‘Grey Nomad’ Hop Aboard for a Really Fun Ride

Australian playwright Dan Lee came up with the idea for “Grey Nomad,”  a couple of years ago. He was living in the Australian town of Boome and noticed that every year during the dry season, 15,000-60,000 baby boomers would descend upon the town in their R.V.’s. These are retired people who  have decided to spend the rest of their lives just travelling around the country.

When the play opens, we meet Helen (the excellent Ros Gentle), and her husband, Jim (David Ross Paterson) sitting on a beach. You know they are on a beach by their conversation. The set is comprised of only two, three or four chairs at a time and it’s the imagination of these talented actors that makes us believe each location.  Jim has waited his whole life to stop working and hit the road, where he could spend his days fishing, barbecuing, and camping. Helen, however, doesn’t share his enthusiasm. She misses her children and her life back home

Jim loves to talk and talk, but to Helen’s dismay, he’s  only interested in talking to her. It seems her hubby is extremely anti-social. That explains why he wants to hide from the couple they had met earlier. Helen, on the other hand, is much more open to meeting new people, and she’s about to get her wish. Running onto the stage comes this wild semi naked American woman, Val (Wendy Hammers), followed by her husband, Tim (Paul Tassone), who loves his body (perhaps even more than he loves his wife). Tim takes great pleasure in performing various yoga positions where he exposes his ‘family jewels.’

Throughout the play, the couples meet each other at different places, at a restaurant, in Val and Tim’s luxurious camper, and at a club where they’re having a wet tee shirt contest. It’s through Helen and Jim’s relationship with Val and Tim that they wind up discovering what is really important in life.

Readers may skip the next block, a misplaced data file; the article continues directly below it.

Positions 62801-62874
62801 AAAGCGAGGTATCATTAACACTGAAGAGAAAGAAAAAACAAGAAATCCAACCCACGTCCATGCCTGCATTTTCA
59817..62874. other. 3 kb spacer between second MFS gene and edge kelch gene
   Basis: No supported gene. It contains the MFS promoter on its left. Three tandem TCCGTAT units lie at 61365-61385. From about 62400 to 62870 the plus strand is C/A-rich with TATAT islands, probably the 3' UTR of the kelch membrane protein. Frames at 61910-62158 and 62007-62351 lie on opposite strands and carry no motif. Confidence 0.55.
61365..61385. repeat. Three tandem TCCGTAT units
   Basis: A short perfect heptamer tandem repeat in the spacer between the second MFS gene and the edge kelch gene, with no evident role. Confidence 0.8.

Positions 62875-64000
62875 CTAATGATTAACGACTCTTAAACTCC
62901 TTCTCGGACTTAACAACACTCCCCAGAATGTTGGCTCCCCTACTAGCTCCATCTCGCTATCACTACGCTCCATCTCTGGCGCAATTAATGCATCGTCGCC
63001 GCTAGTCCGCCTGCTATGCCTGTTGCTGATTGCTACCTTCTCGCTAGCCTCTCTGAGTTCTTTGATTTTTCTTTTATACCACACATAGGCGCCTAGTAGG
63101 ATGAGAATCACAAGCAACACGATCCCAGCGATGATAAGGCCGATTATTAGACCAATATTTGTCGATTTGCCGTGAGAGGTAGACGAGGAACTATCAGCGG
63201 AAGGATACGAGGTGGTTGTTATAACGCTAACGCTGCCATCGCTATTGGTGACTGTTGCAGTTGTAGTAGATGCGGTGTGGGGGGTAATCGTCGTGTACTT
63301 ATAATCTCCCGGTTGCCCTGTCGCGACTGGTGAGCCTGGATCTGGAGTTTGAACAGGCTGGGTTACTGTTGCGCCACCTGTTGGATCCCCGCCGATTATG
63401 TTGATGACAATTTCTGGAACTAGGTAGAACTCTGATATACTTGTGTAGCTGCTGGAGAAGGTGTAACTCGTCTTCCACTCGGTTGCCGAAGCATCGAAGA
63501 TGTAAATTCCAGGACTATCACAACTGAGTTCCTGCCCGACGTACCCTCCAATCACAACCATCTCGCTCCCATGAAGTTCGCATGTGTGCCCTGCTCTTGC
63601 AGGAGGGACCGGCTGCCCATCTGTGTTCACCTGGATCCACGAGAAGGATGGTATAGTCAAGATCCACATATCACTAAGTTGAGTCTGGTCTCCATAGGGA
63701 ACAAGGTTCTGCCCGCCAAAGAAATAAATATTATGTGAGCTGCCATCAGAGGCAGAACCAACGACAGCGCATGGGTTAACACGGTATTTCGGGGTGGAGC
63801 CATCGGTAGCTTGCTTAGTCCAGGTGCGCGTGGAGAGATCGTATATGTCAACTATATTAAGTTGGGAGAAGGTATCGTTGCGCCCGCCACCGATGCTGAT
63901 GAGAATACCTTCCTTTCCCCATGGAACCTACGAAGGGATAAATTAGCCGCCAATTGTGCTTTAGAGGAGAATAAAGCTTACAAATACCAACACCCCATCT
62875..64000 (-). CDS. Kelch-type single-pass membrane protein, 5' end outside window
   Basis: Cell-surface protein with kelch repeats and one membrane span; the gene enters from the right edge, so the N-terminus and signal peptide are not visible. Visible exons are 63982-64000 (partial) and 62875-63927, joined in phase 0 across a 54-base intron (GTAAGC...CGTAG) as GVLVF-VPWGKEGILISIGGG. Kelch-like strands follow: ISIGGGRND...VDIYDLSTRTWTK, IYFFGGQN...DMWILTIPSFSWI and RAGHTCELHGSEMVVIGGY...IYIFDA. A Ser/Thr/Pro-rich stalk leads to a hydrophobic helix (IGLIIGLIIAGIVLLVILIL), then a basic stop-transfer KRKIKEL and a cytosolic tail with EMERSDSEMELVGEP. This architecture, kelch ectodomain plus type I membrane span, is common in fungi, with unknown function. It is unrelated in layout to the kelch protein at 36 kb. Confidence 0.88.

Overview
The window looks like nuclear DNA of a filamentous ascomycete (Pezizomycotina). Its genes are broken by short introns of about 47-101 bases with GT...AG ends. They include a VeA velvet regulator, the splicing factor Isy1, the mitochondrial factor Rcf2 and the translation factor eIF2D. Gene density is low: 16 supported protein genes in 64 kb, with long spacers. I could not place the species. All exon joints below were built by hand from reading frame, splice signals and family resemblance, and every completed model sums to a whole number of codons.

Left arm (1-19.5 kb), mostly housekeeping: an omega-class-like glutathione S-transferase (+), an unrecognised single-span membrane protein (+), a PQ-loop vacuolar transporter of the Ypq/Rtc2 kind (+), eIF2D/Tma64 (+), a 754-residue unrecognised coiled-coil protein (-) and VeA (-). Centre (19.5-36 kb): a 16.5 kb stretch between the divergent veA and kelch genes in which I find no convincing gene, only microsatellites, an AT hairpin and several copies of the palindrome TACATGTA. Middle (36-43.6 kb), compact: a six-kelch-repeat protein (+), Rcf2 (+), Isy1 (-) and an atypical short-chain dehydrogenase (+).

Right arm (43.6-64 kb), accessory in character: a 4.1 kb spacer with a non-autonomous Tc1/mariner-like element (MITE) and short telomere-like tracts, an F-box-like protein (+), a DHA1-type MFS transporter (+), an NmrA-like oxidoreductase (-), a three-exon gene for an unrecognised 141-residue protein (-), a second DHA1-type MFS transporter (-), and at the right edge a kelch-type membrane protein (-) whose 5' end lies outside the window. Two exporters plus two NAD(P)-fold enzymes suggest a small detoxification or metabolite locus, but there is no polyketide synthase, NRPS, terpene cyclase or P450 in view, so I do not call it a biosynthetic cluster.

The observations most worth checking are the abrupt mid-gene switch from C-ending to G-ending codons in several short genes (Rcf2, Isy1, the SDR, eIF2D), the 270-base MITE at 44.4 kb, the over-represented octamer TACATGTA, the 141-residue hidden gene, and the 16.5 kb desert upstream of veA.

“Grey Nomad,’ directed by Iain Sinclair is not a perfect play. At times it’s hard to understand the actors dialogue because of their accents, but it is funny and touching, and a trip worth taking, especially for the baby boomer generation.

The play is presented by the Australian Theatre Company as a visiting production at the Skylight Theatre, 1816 1/2 North Vermont Avenue, Los Angeles CA 90027. Performances continue through October 8th on Mondays at 8pm, Fridays at 8pm, Saturdays at 5pm and 8:30pm and Sundays at 6pm. Tickets range from $39 (reserved seating) to $34 (general admission) Seniors (55+)$29. Purchase tickets here or call 866-811-4111.

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Joan Alperin

About Joan Alperin

Joan was born in Brooklyn and spent many years working as an actress in New York City. Even though she traveled extensively, Joan couldn't imagine living anywhere else.. Well one day, she met someone at a party who regaled her with stories about living in L. A. specifically Topanga Canyon. A few weeks later she found herself on an airplane bound for Los Angeles. Joan immediately fell in love with the town and has been living here for the last twenty years and yes, she even made it to Topanga Canyon, where she now resides, surrounded by nature, deer, owls and all kinds of extraordinary alien creatures.. Joan continued acting, but for the last several years (besides reviewing plays and film) she has been writing screenplays. Joan was married to a filmmaker who created the cult classic films, (way before she knew him) Faces of Death. As a result of his huge following, they created a funny movie review show entitled Two Jews on Film, where Joan and her husband, John would review movies and rate them with bagels You can see their reviews by going to youtube.com/twojewsonfilm. Although it's now only one Jew - Joan is occasionally joined by her beautiful Pekingnese and Japanese Chin.
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